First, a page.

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Book Review

Brave New World

 

Written by: Aldous Huxley
Narrated by: Michael York
Genres: Dystopia | Science Fiction
Published: 16th of January, 2008
Length: 8 Hours 1 Minutes

 

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Description
When Lenina and Bernard visit a savage reservation, we experience how Utopia can destroy humanity.

On the 75th anniversary of its publication, this outstanding work of literature is more crucial and relevant today than ever before. Cloning, feel-good drugs, anti-aging programs, and total social control through politics, programming, and media: has Aldous Huxley accurately predicted our future? With a storyteller's genius, he weaves these ethical controversies in a compelling narrative that dawns in the year 632 A.F. (After Ford, the deity). When Lenina and Bernard visit a savage reservation, we experience how Utopia can destroy humanity.

 

Morgan Hobbes
Morgan Hobbes

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Reviewed: 2020-10-15

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Frightfully Well Through Out Dystopian Future from 1938
Before this audiobook, I'd only ever read this story once... years ago now on my Kindle. Apparently, I had forgotten a rather alarming amount of what happens, to the point I'm now wondering if I ever actually finished it.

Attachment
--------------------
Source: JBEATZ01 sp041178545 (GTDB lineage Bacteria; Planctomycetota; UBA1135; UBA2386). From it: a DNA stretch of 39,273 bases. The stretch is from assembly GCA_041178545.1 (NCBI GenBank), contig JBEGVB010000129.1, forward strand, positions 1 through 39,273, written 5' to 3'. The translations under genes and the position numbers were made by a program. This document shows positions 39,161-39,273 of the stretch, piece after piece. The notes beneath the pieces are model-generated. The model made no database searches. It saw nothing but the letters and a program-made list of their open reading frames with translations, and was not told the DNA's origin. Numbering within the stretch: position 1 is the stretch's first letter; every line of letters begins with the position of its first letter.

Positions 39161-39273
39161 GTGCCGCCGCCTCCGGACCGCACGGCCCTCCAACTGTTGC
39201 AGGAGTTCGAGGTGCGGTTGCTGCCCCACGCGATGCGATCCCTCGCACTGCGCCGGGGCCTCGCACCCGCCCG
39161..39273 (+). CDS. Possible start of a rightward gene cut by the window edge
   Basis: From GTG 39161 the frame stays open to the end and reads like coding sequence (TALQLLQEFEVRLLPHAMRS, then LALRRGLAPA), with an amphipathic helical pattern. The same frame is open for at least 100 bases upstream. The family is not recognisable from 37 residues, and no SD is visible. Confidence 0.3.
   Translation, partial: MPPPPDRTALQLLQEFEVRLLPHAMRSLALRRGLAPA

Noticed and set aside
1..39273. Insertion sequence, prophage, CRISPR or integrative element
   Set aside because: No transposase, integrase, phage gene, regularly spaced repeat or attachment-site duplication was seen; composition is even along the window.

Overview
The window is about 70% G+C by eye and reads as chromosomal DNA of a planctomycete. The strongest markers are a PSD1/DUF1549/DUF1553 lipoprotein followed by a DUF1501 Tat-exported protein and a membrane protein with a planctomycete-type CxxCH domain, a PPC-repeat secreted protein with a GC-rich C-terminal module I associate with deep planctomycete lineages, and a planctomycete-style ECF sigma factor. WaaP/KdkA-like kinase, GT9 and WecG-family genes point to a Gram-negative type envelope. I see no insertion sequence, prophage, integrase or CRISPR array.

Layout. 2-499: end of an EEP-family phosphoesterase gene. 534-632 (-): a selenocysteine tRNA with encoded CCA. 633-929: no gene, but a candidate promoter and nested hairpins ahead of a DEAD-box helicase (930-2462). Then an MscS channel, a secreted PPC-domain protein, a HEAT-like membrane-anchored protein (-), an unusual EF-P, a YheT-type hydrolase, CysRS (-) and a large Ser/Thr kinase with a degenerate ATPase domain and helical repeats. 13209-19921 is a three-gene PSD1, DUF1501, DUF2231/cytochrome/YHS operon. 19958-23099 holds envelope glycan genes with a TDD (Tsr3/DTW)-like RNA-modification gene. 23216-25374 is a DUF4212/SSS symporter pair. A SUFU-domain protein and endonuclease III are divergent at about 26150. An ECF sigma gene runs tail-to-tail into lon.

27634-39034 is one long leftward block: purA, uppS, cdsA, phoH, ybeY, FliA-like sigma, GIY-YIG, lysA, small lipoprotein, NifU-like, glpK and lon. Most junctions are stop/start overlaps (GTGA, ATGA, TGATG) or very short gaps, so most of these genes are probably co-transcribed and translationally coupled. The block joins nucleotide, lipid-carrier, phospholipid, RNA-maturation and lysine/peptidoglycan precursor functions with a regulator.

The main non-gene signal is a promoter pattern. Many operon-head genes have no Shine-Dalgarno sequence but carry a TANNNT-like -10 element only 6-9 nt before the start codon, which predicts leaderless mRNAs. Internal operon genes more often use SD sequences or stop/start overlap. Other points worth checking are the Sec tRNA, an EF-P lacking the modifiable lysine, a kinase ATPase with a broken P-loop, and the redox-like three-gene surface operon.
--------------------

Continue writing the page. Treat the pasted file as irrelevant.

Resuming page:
First published in 1938, Huxley paints a bleak future for mankind. Having taken the principals of Henry Ford to heart, mankind has streamlined the production of humans so they're now hatched, rather than born. The production line produces anywhere from Alpha++ humans (the best and brightest) down to the Epsilons, the barely sentient being who do the grunt work.

This astonishingly well thought out dystopia still holds up well today. Sure, there are a few references to old-tech in the high-tech world, but it was 1938, so I think his vision was still top rate.

It's hard to sympathise with any of the characters if I'm being frank. Damaged as they were, nobody I believe really was the hero of the story. Even the "savage" from the savage reservation that is found and brought back to civilisation, he too is hard to like.

John (the savage) is obviously written to juxtapose the civilised people, to throw into stark relief how bad and Hypno-conditioned they are... but is he really any better?

The narrator, Michael York, I thought did a fantastic job. There were quite a few different dialects and accents he had to deliver, and he did them well. Each character is given a distinct sound.

All up, a great story that I'm glad I had another go at... because I honestly didn't remember most of it!

 

 

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